Right-wing Supreme Court may be looking to deal 'massive blow' to freedom of the press: report

Right-wing Supreme Court may be looking to deal 'massive blow' to freedom of the press: report
Sonny Perdue is sworn in as the 31st Secretary of Agriculture by U.S. Supreme Court Justice Clarence Thomas with his wife Mary and family April 25, 2017, at the Supreme Court in Washington, D.C.. Photo by Preston Keres

The U.S. Supreme Court may be on the brink of rolling back one of the most important free speech protections for journalists.

Donald Trump vowed to "open up those libel laws" as a candidate in 2016, and the court he stacked with three right-wing justices -- one of whom, Neil Gorsuch, promised during his confirmation not to touch the 1964 precedent -- may be ready to take another look at the landmark New York Times v. Sullivan ruling that made it extremely difficult for government officials to win libel suits, reported the New York Times.

"What started in 1964 with a decision to tolerate the occasional falsehood to ensure robust reporting by a comparative handful of print and broadcast outlets," Gorsuch wrote last month in a dissenting opinion, "has evolved into an ironclad subsidy for the publication of falsehoods by means and on a scale previously unimaginable."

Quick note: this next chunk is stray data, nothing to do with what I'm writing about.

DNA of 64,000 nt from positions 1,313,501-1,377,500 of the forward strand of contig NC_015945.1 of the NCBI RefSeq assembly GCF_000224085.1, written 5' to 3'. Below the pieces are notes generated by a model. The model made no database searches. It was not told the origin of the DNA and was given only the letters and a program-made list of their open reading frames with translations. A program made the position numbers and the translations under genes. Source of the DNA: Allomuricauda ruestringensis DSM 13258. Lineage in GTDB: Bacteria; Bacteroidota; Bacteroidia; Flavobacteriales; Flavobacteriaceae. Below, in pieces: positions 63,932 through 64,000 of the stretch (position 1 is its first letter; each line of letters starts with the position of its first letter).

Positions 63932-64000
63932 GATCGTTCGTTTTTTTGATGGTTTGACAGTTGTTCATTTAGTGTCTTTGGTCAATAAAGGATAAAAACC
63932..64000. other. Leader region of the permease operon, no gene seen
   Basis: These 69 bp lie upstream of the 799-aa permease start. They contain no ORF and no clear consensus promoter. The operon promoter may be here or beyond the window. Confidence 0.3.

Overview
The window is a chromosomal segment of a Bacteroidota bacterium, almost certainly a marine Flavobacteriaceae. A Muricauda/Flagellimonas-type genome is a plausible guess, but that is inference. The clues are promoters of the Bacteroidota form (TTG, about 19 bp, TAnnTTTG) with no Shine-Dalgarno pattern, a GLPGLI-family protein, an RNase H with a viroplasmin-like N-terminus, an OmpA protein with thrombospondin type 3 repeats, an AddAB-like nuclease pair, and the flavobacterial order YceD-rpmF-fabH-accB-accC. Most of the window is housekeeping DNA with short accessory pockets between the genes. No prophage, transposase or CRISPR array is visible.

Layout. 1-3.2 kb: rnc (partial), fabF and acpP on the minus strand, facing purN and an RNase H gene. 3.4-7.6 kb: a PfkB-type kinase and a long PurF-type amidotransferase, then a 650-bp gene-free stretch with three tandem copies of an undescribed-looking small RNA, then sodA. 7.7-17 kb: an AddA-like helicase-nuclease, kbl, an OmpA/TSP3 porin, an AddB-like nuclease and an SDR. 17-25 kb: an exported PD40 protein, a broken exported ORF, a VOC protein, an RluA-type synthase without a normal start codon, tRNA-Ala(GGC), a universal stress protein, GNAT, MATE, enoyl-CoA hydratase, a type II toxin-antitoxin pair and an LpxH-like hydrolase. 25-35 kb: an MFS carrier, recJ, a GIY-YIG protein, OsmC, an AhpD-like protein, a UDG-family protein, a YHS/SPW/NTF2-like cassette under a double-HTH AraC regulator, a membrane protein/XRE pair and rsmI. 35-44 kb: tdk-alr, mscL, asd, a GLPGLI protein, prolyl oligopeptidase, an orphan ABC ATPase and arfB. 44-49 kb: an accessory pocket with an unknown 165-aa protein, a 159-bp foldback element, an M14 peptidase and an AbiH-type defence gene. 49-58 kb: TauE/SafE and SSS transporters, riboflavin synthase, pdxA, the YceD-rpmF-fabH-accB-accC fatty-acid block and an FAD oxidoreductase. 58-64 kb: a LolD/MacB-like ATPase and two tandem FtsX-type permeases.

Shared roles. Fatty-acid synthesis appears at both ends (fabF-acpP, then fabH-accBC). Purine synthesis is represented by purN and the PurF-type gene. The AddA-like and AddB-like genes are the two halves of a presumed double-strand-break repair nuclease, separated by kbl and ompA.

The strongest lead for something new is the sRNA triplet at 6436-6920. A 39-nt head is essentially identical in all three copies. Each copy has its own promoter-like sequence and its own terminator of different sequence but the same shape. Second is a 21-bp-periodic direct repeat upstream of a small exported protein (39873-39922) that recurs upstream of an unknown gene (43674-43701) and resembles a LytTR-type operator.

A right-wing federal judge also agreed in a raging March dissent that undoing Sullivan protections would be difficult, but indicated it was necessary.

"Two of the three most influential papers (at least historically), The New York Times and The Washington Post, are virtually Democratic Party broadsheets," Silberman wrote. "And the news section of The Wall Street Journal leans in the same direction."

The Sullivan standard essentially favors free speech over protecting the reputations of public officials by requiring proof that disputed statements were made with "actual malice," although later rulings have later binding public figures, such as celebrities or others caught up in public controversies, to the same standard.

Justice Elena Kagan, as a University of Chicago law professor in 1993, expressed concern about those expansions, saying they strayed too far from Sullivan's "premises and principles" -- and Gorsuch cited that article in his recent dissent.

"Rules intended to ensure a robust debate over actions taken by high public officials carrying out the public's business," Gorsuch wrote, "increasingly seem to leave even ordinary Americans without recourse for grievous defamation."

Justice Clarence Thomas has repeatedly called for the court to take another look at the Sullivan standard, and legal experts say it's pretty clear why some want to overturn those First Amendment protections.

"There is a reason that Donald Trump and other politicians hate the Sullivan standard so much," University of Utah law professor RonNell Andersen Jones. "It is a key way that we make sure that government officials and other people in power can't silence their critics. It would be a massive blow to American-style free speech to lose it."

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